1 lb. beef tenderloin, or another lean cut like sirloin, sliced into 2 in. strips about ½ in. thick.
1 lb. button mushrooms, sliced
1 small onion, chopped or 2 shallots, chopped
2 Tbsp. butter
3 Tbsp. cognac
1 c. beef broth
2 Tbsp. Dijon mustard
½ c. crème fraiche or sour cream
¼ c. heavy cream or half & half
2 tsp. flour
¼ c. chopped fresh dill (don’t skimp on this!)
Salt and pepper

Melt the butter in a wide skillet over high heat and sear the beef on both sides, being careful not to overcook it. Do this in several batches to avoid crowding the pan so that the beef can truly brown. Remove meat from the pan and set aside. Turn down the heat to medium and add the onions to the skillet. Sauté until almost tender. Add the mushrooms to the pan and cook until tender, about 10 minutes.

Combine the mustard, crème fraiche, heavy cream and flour in a small bowl.

Deglaze the pan with the cognac. Once almost evaporated, add the beef broth. When that has reduced just a bit, whisk in the mustard/crème fraiche sauce. Season with pepper and salt if need be. Add the beef and any juices back to the pan, along with the dill, and stir to combine. Heat gently for 3-5 minutes until hot. If mixture is too thick, you can add a bit more broth. Serve over egg noodles or rice. Serves 4-6.

Mix yourself a dirty martini, put on some Sinatra and eat some sort of jello salad or flambéed dessert and you've got yourself a nice little retro Tuesday.

March 13, 2006

Cat Blogging

So I'm convinced that most food bloggers out there must also be cat lovers because lately I've been noticing pictures of kitties creeping up between posts on spaghetti and homemade yogurt. It's only natural to want some company in the kitchen, I guess. Evidently there's "weekend cat blogging" posts over at or according to some, Friday is designated as cat blogging day. I followed a link the other day to a quiz entitled, "what kind of cat are you?" which cracked me up. I'm a Sweety Cat, by the way. As if you couldn't have guessed.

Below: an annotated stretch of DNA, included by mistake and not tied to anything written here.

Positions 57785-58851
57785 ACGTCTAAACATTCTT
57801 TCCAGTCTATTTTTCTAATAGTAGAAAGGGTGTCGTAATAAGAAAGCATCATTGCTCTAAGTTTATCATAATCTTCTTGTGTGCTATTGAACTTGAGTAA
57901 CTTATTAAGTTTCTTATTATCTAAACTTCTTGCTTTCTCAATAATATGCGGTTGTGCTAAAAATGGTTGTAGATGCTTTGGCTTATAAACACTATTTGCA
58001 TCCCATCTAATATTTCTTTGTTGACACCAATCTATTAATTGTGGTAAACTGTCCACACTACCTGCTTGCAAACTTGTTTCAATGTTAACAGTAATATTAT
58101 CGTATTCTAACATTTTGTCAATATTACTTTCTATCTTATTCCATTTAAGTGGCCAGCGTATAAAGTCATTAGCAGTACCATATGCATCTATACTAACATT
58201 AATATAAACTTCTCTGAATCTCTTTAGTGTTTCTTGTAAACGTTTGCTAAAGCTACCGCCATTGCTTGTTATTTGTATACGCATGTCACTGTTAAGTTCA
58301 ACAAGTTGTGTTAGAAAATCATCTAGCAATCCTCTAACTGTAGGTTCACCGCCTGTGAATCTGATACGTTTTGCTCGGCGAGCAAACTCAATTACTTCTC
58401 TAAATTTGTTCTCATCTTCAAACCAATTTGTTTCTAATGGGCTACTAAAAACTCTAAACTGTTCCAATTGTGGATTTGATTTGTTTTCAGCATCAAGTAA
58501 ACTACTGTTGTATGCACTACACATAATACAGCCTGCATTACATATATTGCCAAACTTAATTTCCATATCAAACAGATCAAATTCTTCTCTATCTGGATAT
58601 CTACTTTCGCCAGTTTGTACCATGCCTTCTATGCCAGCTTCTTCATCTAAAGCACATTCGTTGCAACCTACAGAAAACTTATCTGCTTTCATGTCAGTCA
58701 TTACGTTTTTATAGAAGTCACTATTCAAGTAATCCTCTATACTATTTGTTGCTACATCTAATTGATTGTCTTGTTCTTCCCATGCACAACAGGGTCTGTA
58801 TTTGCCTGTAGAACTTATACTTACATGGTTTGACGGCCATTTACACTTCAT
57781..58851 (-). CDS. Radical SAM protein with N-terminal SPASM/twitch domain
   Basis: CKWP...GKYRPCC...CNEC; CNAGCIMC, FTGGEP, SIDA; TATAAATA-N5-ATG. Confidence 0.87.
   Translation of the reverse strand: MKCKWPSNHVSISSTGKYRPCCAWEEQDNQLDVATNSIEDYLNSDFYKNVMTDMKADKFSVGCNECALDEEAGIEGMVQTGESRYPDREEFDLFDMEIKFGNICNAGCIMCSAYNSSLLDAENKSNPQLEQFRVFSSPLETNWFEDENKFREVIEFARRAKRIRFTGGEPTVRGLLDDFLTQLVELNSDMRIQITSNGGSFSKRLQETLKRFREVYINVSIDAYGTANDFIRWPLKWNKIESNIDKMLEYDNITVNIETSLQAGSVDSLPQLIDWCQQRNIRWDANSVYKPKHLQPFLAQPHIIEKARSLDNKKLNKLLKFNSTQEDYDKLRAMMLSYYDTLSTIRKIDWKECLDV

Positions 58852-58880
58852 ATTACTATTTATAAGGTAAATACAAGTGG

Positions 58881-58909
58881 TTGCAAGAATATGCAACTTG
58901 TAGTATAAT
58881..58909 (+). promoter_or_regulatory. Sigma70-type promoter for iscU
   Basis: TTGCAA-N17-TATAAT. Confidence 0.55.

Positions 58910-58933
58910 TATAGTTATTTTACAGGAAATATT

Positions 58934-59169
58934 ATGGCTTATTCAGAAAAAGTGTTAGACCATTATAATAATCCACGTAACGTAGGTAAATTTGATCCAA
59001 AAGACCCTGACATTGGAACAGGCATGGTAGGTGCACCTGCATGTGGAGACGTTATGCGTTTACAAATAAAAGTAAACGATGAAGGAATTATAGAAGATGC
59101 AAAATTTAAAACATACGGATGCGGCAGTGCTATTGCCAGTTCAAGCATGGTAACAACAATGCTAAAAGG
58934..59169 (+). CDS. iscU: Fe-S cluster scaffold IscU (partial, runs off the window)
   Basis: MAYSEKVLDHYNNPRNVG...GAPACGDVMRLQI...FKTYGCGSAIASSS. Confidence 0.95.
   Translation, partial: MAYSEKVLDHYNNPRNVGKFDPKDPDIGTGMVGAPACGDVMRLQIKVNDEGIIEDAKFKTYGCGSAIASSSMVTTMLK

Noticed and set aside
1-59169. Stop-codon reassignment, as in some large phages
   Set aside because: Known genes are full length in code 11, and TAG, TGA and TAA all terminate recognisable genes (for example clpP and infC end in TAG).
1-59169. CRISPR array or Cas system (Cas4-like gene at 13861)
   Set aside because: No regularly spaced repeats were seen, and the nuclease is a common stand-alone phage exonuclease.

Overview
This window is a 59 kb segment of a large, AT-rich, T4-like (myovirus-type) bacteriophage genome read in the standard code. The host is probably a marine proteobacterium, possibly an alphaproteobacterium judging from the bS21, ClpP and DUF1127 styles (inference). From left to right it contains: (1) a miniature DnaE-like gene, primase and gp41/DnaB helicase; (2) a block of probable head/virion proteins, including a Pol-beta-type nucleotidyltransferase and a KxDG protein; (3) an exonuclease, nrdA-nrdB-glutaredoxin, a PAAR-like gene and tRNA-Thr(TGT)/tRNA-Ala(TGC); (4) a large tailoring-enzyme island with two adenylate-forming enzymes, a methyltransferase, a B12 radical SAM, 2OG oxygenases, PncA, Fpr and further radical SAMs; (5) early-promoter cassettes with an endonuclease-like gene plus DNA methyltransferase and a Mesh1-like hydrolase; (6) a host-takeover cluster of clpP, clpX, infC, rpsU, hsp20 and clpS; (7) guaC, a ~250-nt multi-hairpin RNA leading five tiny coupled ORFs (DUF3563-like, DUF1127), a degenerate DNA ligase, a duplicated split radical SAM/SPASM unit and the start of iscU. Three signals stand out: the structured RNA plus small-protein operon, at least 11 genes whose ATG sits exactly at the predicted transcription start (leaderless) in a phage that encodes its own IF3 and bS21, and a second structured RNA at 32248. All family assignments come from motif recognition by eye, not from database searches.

Let me tell you, I love cats and I have a crazy one of my own, but with all the enthusiasm I've seen in the food blogging world, I can only imagine the zest with which people must blog about their pets. Maybe the people who write their christmas letters from the perspective of their pets are having Spike and M. Reginald Fuzzy Paws, esq. III write novels out there in the blogosphere. I'm sure that Miss Paws is having a hard time at work what with the new boss, who's young enough to be your offspring, spreading rumors that you're not pulling your weight around the office and who does he think he is anyway?...but do we really need to go there?

Who knows, maybe if I had a little Mister Whiskers prancing so delicately around my pie crust I would snap a picture of it, too. For now, consider yourselves lucky. I'm getting my kitty fix over at

March 9, 2006

The Armchair Cook

I found this hilarious blog called the Armchair Cook that's all about the Food Network chefs. Check it out if you want a good laugh or a little gossipy indulgence. Some sample posts are titled: Breaking Bobby Flay (where one can find a link to my favorite article title ever: The Staggering Dicketry of Bobby Flay), Paula Deen Hates Your Arteries, Giadada de Laurentiiiiis big head watch, various musings about Sandra Lee's alcoholism, and keeping a constant check on how wacky Rachael Ray is at any given moment. On a personal note, Oprah's on notice. One, for promoting RayRay into the ground and producing her talk show and Two, for all those times Kenny G has performed. Anyway, check out the blog, it's the funniest stuff I've read in awhile.